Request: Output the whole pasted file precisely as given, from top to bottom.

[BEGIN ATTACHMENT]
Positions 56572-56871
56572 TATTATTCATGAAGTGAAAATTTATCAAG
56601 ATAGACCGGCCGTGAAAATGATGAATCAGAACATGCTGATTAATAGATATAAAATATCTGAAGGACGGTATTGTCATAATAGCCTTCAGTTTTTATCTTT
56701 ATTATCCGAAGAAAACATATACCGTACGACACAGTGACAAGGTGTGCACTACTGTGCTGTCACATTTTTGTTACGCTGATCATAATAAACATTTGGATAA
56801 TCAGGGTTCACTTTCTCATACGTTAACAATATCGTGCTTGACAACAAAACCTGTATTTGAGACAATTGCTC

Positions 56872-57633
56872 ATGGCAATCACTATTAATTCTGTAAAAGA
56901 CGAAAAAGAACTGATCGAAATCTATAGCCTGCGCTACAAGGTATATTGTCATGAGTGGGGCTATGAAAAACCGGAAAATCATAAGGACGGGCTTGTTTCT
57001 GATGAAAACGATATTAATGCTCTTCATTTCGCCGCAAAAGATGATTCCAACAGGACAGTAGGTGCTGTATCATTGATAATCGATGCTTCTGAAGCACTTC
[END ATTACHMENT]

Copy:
Positions 56572-56871
56572 TATTATTCATGAAGTGAAAATTTATCAAG
56601 ATAGACCGGCCGTGAAAATGATGAATCAGAACATGCTGATTAATAGATATAAAATATCTGAAGGACGGTATTGTCATAATAGCCTTCAGTTTTTATCTTT
56701 ATTATCCGAAGAAAACATATACCGTACGACACAGTGACAAGGTGTGCACTACTGTGCTGTCACATTTTTGTTACGCTGATCATAATAAACATTTGGATAA
56801 TCAGGGTTCACTTTCTCATACGTTAACAATATCGTGCTTGACAACAAAACCTGTATTTGAGACAATTGCTC

Positions 56872-57633
56872 ATGGCAATCACTATTAATTCTGTAAAAGA
56901 CGAAAAAGAACTGATCGAAATCTATAGCCTGCGCTACAAGGTATATTGTCATGAGTGGGGCTATGAAAAACCGGAAAATCATAAGGACGGGCTTGTTTCT
57001 GATGAAAACGATATTAATGCTCTTCATTTCGCCGCAAAAGATGATTCCAACAGGACAGTAGGTGCTGTATCATTGATAATCGATGCTTCTGAAGCACTTC